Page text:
Q Fever! Medical Humor & Satire

July 2, 2003 | Volume 4, Issue 2

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Ass-Concealing Gown In Final Stages Of Development

Marks radical new concept in hospital attire

SYDNEY, AU--Citing an increase in the incidence of awkward encounters with half-naked patients in hospitals, Australian researchers are reaching the “final stages” in the development of a revolutionary new patient gown they claim will do what no gown before it has ever done – completely cover the ass of the individual wearing it.

Ass-concealing gown: Artist's rendition

“Hospital moonings have been on the rise,” says project supervisor Danny Prouty. “While some of these are undoubtedly intentional, the fact remains that sudden exposure to excessively chunky or lumpy portions of another person’s anatomy can be psychologically devastating, even to hardened healthcare providers.”

Traditionally, patients desiring complete ass-concealment have had limited options. For slender and obese individuals alike, depending solely on the small string in the back of their gowns has been shown to be woefully inadequate. In a study published in 1993 in the Journal of Clinical Practice, asses were partially or completely visible in 80% of patients using the string method alone.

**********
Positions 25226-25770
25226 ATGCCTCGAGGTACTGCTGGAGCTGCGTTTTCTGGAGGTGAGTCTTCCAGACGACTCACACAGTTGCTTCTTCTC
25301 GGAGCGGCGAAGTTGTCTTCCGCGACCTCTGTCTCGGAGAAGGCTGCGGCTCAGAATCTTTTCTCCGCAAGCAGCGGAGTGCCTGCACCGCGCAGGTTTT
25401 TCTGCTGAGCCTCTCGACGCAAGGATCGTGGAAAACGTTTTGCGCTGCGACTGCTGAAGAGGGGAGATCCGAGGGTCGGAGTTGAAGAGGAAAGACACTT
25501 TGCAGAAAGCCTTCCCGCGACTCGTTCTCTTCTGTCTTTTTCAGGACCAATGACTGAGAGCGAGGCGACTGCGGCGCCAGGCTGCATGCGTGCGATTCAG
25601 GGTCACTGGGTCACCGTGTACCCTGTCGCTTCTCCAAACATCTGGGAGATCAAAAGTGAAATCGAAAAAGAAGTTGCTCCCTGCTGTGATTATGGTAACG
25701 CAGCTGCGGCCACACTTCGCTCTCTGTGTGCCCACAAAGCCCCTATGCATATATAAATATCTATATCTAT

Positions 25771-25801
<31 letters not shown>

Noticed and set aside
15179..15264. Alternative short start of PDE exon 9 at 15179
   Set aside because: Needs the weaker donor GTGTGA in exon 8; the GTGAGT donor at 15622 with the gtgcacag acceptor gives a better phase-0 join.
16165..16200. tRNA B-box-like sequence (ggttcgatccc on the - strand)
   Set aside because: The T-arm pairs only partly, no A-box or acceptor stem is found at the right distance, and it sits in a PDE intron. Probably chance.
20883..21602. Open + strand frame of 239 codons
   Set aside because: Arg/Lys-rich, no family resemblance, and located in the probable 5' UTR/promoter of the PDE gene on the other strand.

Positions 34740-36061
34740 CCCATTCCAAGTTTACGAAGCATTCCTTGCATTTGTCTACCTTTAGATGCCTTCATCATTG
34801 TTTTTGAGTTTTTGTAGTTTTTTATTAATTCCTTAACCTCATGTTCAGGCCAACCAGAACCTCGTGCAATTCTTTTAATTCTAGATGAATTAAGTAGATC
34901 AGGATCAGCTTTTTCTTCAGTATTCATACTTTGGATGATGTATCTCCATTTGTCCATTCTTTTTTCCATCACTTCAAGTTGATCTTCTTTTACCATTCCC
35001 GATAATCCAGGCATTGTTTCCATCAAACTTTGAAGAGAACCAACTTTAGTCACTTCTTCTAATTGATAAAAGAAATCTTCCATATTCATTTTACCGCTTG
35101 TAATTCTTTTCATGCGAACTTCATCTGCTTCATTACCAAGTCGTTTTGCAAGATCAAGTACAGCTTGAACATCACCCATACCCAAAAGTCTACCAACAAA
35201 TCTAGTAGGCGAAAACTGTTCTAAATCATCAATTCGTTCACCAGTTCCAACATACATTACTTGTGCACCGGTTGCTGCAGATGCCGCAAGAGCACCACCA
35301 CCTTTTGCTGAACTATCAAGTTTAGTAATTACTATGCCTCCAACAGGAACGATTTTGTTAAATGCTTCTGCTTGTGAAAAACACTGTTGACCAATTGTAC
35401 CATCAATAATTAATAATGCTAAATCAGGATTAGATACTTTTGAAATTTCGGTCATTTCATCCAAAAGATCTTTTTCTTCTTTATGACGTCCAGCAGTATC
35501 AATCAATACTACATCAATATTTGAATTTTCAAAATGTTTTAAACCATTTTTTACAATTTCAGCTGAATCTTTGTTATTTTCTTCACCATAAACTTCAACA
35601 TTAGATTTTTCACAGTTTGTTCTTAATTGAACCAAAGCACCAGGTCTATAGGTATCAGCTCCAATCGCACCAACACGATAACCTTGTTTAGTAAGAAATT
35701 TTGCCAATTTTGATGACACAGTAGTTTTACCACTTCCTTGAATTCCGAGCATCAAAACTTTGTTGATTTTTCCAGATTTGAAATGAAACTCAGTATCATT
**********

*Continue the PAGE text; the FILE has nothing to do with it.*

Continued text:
The same study found that wearing two gowns, one forwards and one backwards, improved concealment by up to 60%, but made examination and many procedures difficult. Other methods, such as continuing to wear underwear and pants beneath the gowns, were even more effective, but were felt to defeat the original purpose of the gown and were not recommended.

“That’s where NuGowns® come in,” says Prouty. “Without getting into the details, what we’ve done is develop an ass-covering flap that drops down when it senses an accidental exposure about to occur. At all other times, the flap stays neatly out of place, allowing for complete ass-access when needed.

Response to the gown’s development has been overwhelmingly positive. “I was unintentionally mooned by a man back in ‘84,” says internist Dr. Donald Huebner, “and even now, it’s as if it just happened yesterday. The worst was the feeling of powerlessness ... of being unable to look, and yet strangely unable to turn away at the same time. This kind of thing happens every day in hospitals around the world – and it’s got to come to an end.”

Shipment of the first NuGowns® is anticipated in September.

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